Finally, firms with higher management scores also had more highly skilled workers. “Stronger companies according to our score have people who make intensive use of data,” says Sadun. “These practices require a certain level of competency and numeracy in the workforce.”

The need for a skilled workforce to implement these management practices provides one explanation for why management differences aren’t so easily smoothed over through market competition, as standard theory predicts. “These practices are not light switches you can turn on or off,” says Sadun. “It’s not like you can order your employees to buy into these processes—it’s a much more complex process of influencing behavior and persuading employees across all levels that it can be in their own interest to do so.” In addition, employees may balk at changes. For example, they may resist the introduction of new processes fearing that increased productivity will lead to fewer jobs, causing layoffs.

Management changes can be equally threatening to bosses, Sadun points out, since more reliance on data and transparency may be perceived as a threat to their power. “If you have a company that is strong, you have people utilizing data across all levels of the organization, rather than having one person who makes all the decisions based on gut feeling.” The first step toward change, says Sadun, is to gain an honest assessment of where the company currently stands.

“When we ask managers to rate the quality of their practices, everyone is an 8 out of 10,” she says. In order to give companies a more realistic view, the researchers have published the data on their their World Management Survey website, along with a tool that allows companies to score themselves. For those interested in creating a more in-depth picture of their strengths and weaknesses, the website includes instructions for firms to run the complete survey across all levels of their organization.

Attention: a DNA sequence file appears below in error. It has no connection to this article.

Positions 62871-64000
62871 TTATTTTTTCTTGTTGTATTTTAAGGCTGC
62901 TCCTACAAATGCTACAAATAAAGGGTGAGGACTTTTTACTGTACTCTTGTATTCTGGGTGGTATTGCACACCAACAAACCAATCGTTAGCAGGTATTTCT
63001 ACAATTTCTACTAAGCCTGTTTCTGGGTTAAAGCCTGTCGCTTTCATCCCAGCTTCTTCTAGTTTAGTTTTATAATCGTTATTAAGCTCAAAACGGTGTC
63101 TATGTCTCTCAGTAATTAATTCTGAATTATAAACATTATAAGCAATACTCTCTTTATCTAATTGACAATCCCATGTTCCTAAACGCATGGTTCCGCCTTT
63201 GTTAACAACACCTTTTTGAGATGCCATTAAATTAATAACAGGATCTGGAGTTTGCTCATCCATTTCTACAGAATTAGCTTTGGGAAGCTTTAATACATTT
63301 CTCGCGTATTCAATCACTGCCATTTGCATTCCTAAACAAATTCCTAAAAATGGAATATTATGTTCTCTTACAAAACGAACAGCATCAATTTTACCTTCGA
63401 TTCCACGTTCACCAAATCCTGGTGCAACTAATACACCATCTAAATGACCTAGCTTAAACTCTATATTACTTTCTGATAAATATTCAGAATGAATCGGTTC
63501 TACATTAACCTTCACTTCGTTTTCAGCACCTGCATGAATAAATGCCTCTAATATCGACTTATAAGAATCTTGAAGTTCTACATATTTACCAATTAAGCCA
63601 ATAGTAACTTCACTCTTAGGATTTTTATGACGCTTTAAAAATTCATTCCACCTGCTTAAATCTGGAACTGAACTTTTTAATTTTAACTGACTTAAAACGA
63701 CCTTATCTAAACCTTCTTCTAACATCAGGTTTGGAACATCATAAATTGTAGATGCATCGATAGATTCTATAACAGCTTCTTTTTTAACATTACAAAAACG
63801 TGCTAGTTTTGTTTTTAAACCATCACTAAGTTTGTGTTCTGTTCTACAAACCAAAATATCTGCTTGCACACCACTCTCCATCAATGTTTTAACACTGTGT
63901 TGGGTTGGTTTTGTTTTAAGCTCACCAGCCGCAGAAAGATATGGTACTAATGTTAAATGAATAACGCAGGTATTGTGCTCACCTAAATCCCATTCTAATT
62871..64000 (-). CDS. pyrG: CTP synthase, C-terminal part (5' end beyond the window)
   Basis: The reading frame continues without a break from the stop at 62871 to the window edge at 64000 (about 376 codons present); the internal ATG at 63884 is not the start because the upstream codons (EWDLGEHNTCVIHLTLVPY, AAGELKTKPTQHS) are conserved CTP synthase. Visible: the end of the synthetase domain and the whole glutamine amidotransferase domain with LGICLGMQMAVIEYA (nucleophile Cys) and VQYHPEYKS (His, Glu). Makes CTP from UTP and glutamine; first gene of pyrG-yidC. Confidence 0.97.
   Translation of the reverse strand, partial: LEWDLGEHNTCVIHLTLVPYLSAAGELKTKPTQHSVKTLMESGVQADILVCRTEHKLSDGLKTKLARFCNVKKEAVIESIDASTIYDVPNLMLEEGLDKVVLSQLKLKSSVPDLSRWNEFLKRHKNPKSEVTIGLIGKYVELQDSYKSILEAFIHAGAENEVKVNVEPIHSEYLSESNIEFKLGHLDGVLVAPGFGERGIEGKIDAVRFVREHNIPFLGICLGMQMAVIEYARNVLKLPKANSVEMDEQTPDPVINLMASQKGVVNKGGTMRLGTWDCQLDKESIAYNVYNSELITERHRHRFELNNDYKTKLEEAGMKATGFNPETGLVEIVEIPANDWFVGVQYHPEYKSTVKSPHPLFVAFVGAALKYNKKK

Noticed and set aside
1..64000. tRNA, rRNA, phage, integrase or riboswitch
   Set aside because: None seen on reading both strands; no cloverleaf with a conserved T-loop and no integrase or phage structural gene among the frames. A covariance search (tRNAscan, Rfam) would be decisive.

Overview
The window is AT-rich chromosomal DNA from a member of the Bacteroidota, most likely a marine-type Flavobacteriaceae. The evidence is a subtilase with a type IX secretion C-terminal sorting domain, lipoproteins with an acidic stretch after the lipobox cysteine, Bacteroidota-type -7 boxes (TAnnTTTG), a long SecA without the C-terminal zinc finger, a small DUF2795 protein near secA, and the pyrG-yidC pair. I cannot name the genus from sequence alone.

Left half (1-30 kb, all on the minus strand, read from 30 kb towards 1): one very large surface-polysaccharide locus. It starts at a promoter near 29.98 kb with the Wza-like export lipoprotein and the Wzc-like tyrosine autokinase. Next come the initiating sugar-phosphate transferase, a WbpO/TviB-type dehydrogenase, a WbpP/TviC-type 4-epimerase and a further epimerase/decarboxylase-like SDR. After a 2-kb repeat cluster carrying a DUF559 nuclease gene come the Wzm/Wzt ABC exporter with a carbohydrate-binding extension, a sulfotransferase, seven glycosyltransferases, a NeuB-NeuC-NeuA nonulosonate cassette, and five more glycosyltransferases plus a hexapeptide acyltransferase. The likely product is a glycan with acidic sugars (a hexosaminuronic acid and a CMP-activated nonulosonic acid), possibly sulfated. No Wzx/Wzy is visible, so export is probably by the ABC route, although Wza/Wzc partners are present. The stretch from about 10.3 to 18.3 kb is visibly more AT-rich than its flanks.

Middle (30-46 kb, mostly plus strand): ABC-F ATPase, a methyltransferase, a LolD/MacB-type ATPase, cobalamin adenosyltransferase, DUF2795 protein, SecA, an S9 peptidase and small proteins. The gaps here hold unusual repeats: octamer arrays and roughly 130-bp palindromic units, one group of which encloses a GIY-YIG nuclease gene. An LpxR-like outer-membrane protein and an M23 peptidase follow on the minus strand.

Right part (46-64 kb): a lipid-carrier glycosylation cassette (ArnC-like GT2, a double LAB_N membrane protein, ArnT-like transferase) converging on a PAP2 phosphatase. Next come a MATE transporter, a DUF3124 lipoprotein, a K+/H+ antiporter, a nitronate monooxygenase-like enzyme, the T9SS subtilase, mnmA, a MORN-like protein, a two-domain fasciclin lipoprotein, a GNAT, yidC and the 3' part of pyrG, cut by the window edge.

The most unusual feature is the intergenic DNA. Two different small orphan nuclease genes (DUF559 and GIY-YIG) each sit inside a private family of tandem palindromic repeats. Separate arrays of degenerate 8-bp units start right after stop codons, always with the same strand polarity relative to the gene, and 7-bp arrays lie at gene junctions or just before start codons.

Since creating the online survey, the researchers have fielded inquiries from companies all over the world eager to improve their management practices. “It’s validating when you get calls and emails from people in many different countries who want to survey their firms,” she says.

Sadun hopes that organizations might use the tool to assess and improve their management in productive ways. The US Census Bureau has already adopted a modified version of the methodology, and census offices in other countries are experimenting with the same approach.

Changing a company’s management practices isn’t easy, stresses Sadun—quite the contrary, it takes trust and leadership to pull it off effectively. At the same time, as their research shows, the benefits of improved productivity and firm performance can make implementing basic management practices worth it.

About the Author

Michael Blanding is a writer based in Brookline, Massachusetts